Three people have been killed, 14 others have been transported to hospitals
The wildfire has damaged or destroyed over 150 structures, and firefighters continue to battle multiple structural fires
More than 2,000 people have checked into Red Cross shelters in the area
“The worst is definitely over,” according to Gatlinburg Fire Chief Greg Miller
A massive wildfire in the Tennessee resort towns of Gatlinburg and Pigeon Forge has destroyed more than 150 structures, including homes and businesses, authorities said Tuesday. Three people were killed and 14 others sent to area hospitals, Gatlinburg Fire Chief Greg Miller said Tuesday. The identities of the three killed have not been released.
Over 14,000 people were evacuated from the affected area and more than 12,000 power outages have been reported, according to Tennessee Emergency Management Agency spokesman Dean Flener. Gatlinburg is 35 miles southeast of Knoxville and has a population of roughly 4,000 people.
“This is the largest fire in the last 100 years in the state of Tennessee,” Gov. Bill Haslam (R) said at a press conference Tuesday evening.
The National Guard was mobilized to Sevier County on Monday night to help transport firefighters, remove debris and check on residents as the fire spread across the Great Smoky Mountains National Park.
“The worst is definitely over,” Gatlinburg Fire Chief Greg Miller said Tuesday morning at a press conference, noting that there was a new focus on cleaning up and checking in with residents. However, he said, firefighters continue to battle multiple structural fires in the county.
“The next 24 hours is going to be critical,” Miller said Tuesday night, calling the wind the “single greatest concern,” as high gusts could help spread more fire.
The fire spread rapidly and widely because of wind gusts that blew up to 87 mph on Monday night, according to Miller.
TEMA hasn’t determined the cause of the fire.
Ripley Aquarium of the Smokies in Gatlinburg evacuated all of its workers, reportedly leaving behind 10,518 animals. But the generator stayed on and staff members were “able to do what they needed to do with the animals,” Sevier County Mayor Larry Waters said, confirming the aquarium is still “intact.”
“For this specific area, this is a once-in-a-lifetime event,” Jamie Sanders, executive assistant of public affairs for the Great Smoky Mountains National Park Service, told HuffPost.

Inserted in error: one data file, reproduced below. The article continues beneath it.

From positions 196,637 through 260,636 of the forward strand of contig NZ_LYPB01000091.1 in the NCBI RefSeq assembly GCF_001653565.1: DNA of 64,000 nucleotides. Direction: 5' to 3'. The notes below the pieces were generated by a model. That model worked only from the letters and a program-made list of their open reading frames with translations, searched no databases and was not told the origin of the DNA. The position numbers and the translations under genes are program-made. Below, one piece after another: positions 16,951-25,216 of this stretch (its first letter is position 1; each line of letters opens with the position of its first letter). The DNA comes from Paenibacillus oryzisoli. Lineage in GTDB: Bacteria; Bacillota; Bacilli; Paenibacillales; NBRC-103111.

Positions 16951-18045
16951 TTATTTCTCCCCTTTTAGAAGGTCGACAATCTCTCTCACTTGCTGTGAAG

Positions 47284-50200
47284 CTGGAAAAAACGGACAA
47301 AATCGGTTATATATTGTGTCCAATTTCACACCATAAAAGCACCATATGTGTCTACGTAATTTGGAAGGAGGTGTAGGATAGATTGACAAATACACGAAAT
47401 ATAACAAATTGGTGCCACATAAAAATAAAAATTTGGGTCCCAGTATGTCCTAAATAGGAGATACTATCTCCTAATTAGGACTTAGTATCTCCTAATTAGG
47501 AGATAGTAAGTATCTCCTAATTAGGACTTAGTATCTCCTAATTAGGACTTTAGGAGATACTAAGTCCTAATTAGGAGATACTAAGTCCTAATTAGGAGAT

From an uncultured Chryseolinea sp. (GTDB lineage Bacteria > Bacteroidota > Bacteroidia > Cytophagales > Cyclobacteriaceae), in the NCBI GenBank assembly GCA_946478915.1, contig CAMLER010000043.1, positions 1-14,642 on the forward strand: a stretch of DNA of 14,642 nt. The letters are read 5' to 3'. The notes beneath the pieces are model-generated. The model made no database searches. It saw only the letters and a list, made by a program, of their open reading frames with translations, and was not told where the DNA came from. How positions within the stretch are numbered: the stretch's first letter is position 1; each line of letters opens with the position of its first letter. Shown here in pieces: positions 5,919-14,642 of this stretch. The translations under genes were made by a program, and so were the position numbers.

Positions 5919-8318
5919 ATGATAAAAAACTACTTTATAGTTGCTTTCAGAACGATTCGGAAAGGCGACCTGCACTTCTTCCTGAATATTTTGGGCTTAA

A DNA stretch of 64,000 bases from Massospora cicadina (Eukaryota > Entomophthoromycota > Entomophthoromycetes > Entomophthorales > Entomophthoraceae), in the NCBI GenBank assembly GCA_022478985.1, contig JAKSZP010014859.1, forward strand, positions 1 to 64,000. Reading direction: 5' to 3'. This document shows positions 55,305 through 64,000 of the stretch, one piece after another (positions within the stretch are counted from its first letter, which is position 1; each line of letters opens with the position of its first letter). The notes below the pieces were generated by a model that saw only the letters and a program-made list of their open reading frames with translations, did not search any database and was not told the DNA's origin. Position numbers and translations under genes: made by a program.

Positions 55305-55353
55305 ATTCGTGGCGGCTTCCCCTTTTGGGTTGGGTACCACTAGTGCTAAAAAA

The fire started Monday night at the top of Chimney Tops Trail in the Great Smoky Mountains outside of Gatlinburg and spread from there, Sanders said.
Sanders said she believes the fire is not actively spreading, although she noted it’s difficult to evaluate the fire’s reach because of “extremely restricted” visibility. More than 2,000 people checked into Red Cross shelters Monday night, Miller said.
Firefighters from surrounding counties have been called in to help combat the flames. Flener recommended that those affected avoid going outside, as the agency reported heavy smoke “beginning to settle in parts of the county.”
Weather reports indicate rain later could come later the day, but a high-wind warning was issued Tuesday morning for Sevier County, making it more difficult to contain the blaze.
“The winds don’t work in their favor, but hopefully the rain will,” Flener said.
People in the area shared images of the blaze on social media (story continues below):
Dolly Parton’s Dollywood resort in Pigeon Forge was also evacuated, and Dollywood spokesman Pete Owens told local news station WBIR that several of its cabins had been damaged or destroyed.
“Our community has suffered through significant storm damage over the years, but nothing like this,” said Gatlinburg Mayor Mike Werner, who lost his home and business in the fire. “Gatlinburg will rebuild, and everything will be fine.”
For information about how to help the Gatlinburg area, go here.
This story has been updated throughout as more information has become available.
CORRECTION: A previous version of this story misattributed a quote to Pigeon Forge Mayor David Wear. The quote was actually spoken by Sevier County Mayor Larry Waters.